5 tips from Dr. Steinbaum that will strengthen your heart
Incorporate physical activity into your daily routine
The heart is a muscle that does not like passivity and sitting but seeks activity and movement.
Therefore, to have a healthy and strong heart, move as much as possible, and be active.
Find the form of exercise that suits you best, such as running, cycling, Pilates, yoga, dancing, etc.
Dr. Steinbaum recommends 150 minutes of moderate-intensity exercise per week or about 30 minutes a day five days a week or 75 minutes of high-intensity aerobic exercise per week.
Distinguish a panic attack from a heart attack
Many young women complain of anxiety and panic attacks, and additional stress and anxiety are created because it is difficult to distinguish panic attacks from heart attacks.
Dr. Steinbaum advises how to recognize what it is about.
This is very important to know because you will certainly not die from a panic attack, while a heart attack can be fatal.
The symptoms of panic attacks and heart attacks are the same: rapid breathing, shortness of breath, rapid heartbeat, sweating, dizziness, and nausea.
Therefore, if you experience these symptoms, consciously slow down your breathing, the cardiologist advises.
The body will calm down due to slow breathing, you will activate the parasympathetic system, and you will spare your heart any damage.
Here’s what to do in case of a panic attack:
First, take a deep breath until you count to four.
Then hold your breath until you count to four.
In the end, exhale slowly so that you make a shhhh sound and count to six.
After exhaling, hold your breath again until you count to four.
Repeat several times.
If that helps, it means it’s a panic attack. If you still have the same symptoms after this exercise, call a doctor or go to the emergency room yourself, Dr. Steinbaum advises.
Find meaning in life
Besides a healthy diet and exercise, heart health needs to find meaning in life.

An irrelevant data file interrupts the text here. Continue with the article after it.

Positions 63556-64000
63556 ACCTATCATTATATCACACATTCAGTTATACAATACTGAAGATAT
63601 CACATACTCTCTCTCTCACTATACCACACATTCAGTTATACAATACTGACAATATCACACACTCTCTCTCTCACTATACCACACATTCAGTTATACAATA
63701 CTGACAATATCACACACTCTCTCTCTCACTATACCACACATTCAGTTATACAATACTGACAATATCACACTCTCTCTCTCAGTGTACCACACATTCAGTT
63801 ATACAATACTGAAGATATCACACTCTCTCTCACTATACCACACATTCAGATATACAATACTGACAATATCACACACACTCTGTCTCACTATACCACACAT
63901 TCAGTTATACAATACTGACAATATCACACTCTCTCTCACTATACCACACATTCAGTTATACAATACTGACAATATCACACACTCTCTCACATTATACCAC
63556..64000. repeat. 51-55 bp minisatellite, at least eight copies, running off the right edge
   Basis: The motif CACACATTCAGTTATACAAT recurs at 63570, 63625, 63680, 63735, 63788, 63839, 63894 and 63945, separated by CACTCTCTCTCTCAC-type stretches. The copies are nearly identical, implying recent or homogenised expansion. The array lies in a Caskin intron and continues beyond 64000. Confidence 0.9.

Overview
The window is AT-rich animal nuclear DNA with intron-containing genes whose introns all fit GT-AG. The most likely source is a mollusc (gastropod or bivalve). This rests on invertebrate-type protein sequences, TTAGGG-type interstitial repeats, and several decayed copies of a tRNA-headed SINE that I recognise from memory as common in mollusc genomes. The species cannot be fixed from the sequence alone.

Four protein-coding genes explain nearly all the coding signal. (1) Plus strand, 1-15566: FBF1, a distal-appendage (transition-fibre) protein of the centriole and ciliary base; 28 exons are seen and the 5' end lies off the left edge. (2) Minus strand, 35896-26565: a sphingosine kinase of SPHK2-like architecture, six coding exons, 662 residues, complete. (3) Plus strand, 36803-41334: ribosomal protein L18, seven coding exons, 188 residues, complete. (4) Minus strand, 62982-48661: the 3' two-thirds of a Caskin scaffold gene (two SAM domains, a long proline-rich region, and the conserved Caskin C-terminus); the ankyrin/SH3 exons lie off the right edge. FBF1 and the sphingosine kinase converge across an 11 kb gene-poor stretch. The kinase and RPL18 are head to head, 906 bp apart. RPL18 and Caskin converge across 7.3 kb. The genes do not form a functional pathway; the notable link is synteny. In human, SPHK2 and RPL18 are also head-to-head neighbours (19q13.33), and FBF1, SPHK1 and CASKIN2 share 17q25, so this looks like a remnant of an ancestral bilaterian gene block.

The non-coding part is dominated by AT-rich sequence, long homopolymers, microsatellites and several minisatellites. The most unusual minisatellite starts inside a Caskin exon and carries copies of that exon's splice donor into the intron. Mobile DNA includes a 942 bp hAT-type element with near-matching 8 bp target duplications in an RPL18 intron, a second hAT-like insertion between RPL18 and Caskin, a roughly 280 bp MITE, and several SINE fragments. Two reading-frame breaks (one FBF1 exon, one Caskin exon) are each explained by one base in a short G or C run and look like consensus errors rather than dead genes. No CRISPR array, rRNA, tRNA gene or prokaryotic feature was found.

It will feed your heart and soul and make you happy, says Dr. Steinbaum.
It doesn’t matter if that higher purpose is related to your job and career, like starting your own business or something else like a hobby.
You must know that you will do what you love and do it for someone better every morning when you get up.
To discover a higher meaning, these questions will help you:
What do you like to do most of all?
What is it that you can’t stop thinking about? What is your dream that you would like to realize?
Be positive and cheerful
Be cheerful and optimistic because optimism is good for your heart.
Research has found that optimistic people have as much as a 50 percent lower risk of a heart attack.
And don’t forget the music.
Find your theme song. It is a song that will awaken strength and a positive attitude in you and which will also relax you when you are under stress.
Sing it loud or quiet because you cannot hyperventilate while you are singing.
The song will help you keep your heart rate low, lower your blood pressure, and prevent any panic attacks.
Keep a diary
Start keeping a diary, in which you will write down what you eat, how much you move, how much you exercise, how much you sleep, whether stress manages your life, whether you have heart problems.
Here you will also write down what you currently want from life, your goals, whether you want to spend more time with dear people, whether you are happy in your current relationship, etc.
This diary can help you spot patterns of behaviors and habits in your life that are harming your heart, becoming aware of your heart’s messages, and finally starting to live up to them.
“There are things in life that you want to change. When you write them down, they become real. ”, says Dr. Steinbaum.
Sources used in this article include:
Dr. Suzanne Steinbaum’s book: A Woman’s Heart.